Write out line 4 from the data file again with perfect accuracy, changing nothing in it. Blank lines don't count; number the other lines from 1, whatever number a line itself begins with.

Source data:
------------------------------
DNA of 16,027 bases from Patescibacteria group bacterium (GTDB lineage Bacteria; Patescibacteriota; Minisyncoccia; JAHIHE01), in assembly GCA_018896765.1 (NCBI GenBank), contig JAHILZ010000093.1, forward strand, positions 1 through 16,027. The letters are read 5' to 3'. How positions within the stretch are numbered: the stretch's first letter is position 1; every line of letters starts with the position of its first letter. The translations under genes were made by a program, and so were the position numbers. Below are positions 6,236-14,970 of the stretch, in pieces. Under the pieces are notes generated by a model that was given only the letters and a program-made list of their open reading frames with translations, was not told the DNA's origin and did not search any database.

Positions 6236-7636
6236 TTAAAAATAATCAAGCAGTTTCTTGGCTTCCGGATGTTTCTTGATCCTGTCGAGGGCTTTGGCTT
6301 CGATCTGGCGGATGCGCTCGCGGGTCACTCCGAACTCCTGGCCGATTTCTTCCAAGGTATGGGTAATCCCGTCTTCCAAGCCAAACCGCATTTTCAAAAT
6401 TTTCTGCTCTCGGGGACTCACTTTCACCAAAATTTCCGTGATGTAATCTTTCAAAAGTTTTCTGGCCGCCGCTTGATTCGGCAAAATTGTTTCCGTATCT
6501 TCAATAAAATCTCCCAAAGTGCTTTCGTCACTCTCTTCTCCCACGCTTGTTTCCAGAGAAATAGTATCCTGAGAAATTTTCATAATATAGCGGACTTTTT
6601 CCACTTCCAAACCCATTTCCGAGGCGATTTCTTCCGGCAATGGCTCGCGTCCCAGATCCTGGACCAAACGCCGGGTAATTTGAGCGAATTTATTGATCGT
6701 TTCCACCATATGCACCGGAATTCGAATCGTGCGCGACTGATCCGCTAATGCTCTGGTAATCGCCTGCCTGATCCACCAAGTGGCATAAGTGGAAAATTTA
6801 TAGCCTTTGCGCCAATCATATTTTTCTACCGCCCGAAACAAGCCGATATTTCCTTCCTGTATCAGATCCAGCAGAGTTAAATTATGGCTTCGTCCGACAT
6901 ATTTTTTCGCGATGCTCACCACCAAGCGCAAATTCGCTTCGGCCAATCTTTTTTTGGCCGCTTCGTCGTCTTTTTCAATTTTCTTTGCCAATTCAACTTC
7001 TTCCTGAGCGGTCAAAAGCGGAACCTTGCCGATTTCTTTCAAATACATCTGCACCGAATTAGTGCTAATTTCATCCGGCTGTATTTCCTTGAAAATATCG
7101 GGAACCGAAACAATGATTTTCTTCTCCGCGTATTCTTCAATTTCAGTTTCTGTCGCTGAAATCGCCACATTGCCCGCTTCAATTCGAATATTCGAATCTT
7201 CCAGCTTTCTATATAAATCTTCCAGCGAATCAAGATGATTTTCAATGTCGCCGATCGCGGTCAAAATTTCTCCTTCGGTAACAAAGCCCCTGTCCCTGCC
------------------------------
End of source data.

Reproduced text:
6301 CGATCTGGCGGATGCGCTCGCGGGTCACTCCGAACTCCTGGCCGATTTCTTCCAAGGTATGGGTAATCCCGTCTTCCAAGCCAAACCGCATTTTCAAAAT